Type 2 diabetes prevention by consuming one of these fruits.
You can say that fruits are one of natural sweets in the universe. The query is—seeing that they taste freshly sweet and all—are they also dangerous for diabetics? Consumption of fruits and vegetables has undeniably numerous benefits for health, including the roles to keep people fit or cure any disease.
Take some well-known fruits such as blueberries, grapes, apples for example; a new research in England has proven that the three of those fruits are linked to lower risk of type 2 diabetes.
Neither of blueberries, grapes, apples does not contain sweets (which is rhetorically known to be an enemy of diabetics), yes, but the recent study published in British Medical Journal asserts that blueberries can reduce the risk of getting type 2 diabetes up to 26 percent.
In fact, the united research teams from the UK, the US, and Singapore approved this uplifting efficacy as they were done observing the eating patterns of 187.382 Americans, where the 12.198 of them (6,5 percent of the participants) were affirmatively found to be diagnosed as type 2 diabetics. You can read more about type 2 diabetes here [link].
Blueberries Can Lower The Risk of Type 2 Diabetes Up To 33%
How did the researchers observe the participants’ eating patterns? As a matter of fact, they observed the participants once in every four years. The researchers used foods frequency questionnaires functioned to ask the participants’ fruits-consuming-portions in averages.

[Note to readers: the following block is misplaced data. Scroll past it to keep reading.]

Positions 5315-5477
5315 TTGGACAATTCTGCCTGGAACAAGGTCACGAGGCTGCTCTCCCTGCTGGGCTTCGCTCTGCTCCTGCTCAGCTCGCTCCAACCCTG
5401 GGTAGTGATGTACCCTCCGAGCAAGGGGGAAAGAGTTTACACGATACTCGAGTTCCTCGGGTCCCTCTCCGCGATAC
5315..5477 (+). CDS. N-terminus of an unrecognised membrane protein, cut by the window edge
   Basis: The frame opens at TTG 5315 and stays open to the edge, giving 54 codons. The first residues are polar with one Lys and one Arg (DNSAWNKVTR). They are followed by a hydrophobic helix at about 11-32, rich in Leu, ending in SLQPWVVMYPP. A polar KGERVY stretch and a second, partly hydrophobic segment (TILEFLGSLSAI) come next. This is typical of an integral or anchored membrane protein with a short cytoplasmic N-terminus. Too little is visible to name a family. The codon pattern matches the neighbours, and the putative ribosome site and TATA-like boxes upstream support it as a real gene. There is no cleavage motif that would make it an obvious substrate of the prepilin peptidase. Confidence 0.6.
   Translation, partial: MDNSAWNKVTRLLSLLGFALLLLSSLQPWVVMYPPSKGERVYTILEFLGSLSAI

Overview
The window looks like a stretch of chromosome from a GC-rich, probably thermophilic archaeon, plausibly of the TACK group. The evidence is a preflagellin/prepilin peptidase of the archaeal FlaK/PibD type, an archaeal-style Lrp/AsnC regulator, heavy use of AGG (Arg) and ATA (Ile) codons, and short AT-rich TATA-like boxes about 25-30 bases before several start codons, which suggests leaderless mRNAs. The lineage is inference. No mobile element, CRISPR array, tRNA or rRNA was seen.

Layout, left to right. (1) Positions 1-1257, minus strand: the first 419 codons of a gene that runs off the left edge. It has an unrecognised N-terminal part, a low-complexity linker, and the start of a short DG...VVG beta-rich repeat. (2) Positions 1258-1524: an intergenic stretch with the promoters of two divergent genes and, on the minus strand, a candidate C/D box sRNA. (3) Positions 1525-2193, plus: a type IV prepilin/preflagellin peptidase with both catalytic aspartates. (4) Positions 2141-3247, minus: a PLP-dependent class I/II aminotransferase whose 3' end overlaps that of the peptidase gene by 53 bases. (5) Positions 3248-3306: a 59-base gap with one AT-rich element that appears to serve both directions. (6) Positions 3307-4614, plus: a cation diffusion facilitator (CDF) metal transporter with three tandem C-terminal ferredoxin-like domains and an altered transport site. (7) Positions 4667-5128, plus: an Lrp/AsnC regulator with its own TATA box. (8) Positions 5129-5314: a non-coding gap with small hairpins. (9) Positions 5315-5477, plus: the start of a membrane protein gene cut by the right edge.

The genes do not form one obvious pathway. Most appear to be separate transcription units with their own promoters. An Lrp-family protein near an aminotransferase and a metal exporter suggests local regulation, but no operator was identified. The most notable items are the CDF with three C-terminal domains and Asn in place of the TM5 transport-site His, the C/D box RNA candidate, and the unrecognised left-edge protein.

Among grapes or raisins, plums, peaches, apricots, cantaloupes, apples or pears, oranges, grapefruits, strawberries, and blueberries as the observed fruits, it was analytically shown that consuming three portions of blueberries, grapes or raisins, and apples or pears every week constantly reduced the risk of type 2 diabetes in the participants—despite the fact that all fruits can do that as well, although they are practically less effective than the three mentioned fruits.
It was later found that the lower-risk-of-type-2-diabetes-effect became less effective when the fruits were consumed as juices. The researchers said that eating whole fruits would give more significant benefits (especially for diabetics) than consuming fruit juice.
Replacing our consumption of fruit juice with apples or pears leads us to decreased risk of type 2 diabetes up to 13 percent; grapes are or raisins up to 19 percent; blueberries up to 33 percent. We can also consume the combination of those whole three altogether, which goes to reduced risk of type 2 diabetes up to 7 percent. In addition, some other whole fruits such as oranges, peaches, plums, and apricots result the same fruitful effects.
Let’s begin a healthier life free from diabetes with whole fruits (particularly blueberries, grapes, and apples).